Healthcare Cyber Attacks – Easy Pickings from Ransomware
Drawing upon their history of recent successes, distributors of ransomware are also likely to step up their activities in the healthcare sector during this year. With so much of the success of healthcare institutions hinging on the level of trust, they enjoy with patients and the wider public, high-profile shaming at the hands of ransomware perpetrators is something that many facilities would rather avoid, by simply paying up quietly to have their vital systems and equipment restored.
For the medical facility, paying a ransom with the minimum of fuss and publicity avoids damage to their reputation which could have a far greater financial impact. For the cyber-criminals, it’s easy money – and a chance to do it all again, with another victim. Cyber-security is the biggest loser in all of this.
The Physical Threat from Compromised Devices
Though the emphasis in attacks on the healthcare sector to date has been on monetary gain and an increase in leverage over institutions eager to protect their images and reputations, the possibility of actual physical assault in the form of digital sabotage on critical pieces of medical equipment very much exists.
As recently as 2012, a professional “white hat” hacker named Barnaby Jack (working in consultation with the security firm McAfee) was able to demonstrate the susceptibility to the hacking of certain insulin pumps manufactured by Medtronic. With the appropriate methodology, a cyber-attacker could remotely disable the security protections on these pumps from yards away, then go on to flood a diabetic’s bloodstream with fatal doses of insulin.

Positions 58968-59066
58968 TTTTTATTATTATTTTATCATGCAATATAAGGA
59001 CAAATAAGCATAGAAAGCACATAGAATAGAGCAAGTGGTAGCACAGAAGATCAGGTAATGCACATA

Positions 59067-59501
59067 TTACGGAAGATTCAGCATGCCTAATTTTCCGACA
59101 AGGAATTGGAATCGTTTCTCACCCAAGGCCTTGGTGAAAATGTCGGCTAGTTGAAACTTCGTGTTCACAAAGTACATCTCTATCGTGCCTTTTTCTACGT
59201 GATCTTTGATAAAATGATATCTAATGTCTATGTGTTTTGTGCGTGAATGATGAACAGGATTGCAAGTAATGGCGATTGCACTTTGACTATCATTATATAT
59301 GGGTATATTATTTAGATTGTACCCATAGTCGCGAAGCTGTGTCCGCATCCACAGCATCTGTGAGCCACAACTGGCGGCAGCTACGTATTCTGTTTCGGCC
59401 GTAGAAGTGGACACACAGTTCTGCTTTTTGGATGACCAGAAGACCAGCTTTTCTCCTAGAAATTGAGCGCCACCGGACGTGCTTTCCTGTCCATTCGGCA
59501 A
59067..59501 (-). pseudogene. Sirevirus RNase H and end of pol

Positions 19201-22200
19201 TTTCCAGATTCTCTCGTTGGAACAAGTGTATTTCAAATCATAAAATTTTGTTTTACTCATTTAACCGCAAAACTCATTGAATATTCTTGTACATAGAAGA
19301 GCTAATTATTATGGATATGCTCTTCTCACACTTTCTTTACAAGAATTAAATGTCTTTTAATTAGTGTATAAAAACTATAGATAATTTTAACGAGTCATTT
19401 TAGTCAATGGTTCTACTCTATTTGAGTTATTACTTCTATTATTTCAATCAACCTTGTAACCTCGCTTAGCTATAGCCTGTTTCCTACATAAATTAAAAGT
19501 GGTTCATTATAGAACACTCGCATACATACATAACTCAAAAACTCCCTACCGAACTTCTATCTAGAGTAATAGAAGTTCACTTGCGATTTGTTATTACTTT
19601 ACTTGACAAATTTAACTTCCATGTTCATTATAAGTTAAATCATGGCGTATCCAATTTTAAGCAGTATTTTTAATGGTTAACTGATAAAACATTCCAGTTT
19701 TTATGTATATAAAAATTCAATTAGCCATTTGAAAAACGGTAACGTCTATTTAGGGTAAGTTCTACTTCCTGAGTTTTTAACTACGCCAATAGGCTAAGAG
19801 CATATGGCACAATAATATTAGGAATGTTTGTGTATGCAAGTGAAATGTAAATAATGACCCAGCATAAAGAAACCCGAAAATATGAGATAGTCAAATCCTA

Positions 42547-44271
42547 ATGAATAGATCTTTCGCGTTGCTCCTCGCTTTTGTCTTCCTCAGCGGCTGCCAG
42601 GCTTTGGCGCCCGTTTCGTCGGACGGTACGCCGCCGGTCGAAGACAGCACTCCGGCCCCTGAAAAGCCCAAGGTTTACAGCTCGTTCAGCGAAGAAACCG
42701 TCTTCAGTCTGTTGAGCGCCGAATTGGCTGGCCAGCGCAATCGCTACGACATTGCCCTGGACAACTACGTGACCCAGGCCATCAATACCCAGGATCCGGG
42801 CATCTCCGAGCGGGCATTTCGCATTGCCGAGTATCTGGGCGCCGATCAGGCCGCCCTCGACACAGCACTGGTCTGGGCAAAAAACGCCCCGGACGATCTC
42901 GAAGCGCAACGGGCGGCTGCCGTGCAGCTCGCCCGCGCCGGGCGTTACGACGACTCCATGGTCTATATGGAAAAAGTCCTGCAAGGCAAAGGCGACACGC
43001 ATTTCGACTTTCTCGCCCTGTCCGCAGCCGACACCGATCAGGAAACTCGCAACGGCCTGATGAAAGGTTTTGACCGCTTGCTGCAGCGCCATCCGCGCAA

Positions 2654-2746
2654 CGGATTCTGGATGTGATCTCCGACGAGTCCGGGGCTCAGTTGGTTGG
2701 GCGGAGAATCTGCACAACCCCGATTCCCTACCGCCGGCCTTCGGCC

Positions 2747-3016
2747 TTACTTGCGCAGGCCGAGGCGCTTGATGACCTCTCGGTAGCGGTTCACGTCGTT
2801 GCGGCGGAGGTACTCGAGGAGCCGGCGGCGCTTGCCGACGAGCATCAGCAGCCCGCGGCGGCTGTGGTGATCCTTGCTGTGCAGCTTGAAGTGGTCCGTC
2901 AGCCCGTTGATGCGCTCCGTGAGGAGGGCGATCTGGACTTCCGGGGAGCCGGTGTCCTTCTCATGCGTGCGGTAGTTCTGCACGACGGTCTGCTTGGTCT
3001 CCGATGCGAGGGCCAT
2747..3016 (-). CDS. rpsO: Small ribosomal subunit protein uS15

Similar concerns have been raised about the vulnerability to exploitation of other devices using unsecured wireless network technology, unpatched legacy operating systems and software, such as defibrillators, brain stimulators, and the wireless transmitters used to give instructions to pacemakers.
The Importance of Localized and Network Security in Preventing Healthcare Cyber Attacks
Such concerns have prompted efforts by device vendors and component suppliers to develop ways of improving security and patient safety, and inspired the researchers of several academic projects to come up with innovative and reliable methods of safeguarding vulnerable medical devices. Much of the work has been in the field of wireless transmission (a necessity, given the small size and/or implantation required of many devices), with an eye to shielding protected hardware from unauthorized signals.
At the larger scale, comprehensive endpoint and network security are the prescription for health facilities and healthcare networks, where for too long cyber-security has been considered more of an expensive luxury than a vital need – and one which has often been implemented in a “bolt on” fashion, rather than as an integral part of facility and process design.
The Need for Security Awareness and Best Practices
As with enterprise cyber-security, there’s a need to compensate for the considerable vulnerabilities introduced by the human element – be that a lack of security awareness, or an ignorance of best practices and due diligence with regard to threats such as phishing or social engineering. As several of the recorded ransomware incidents have proved, all it takes is a single email recipient opening the wrong attachment to lead to the effective shutdown of an entire hospital.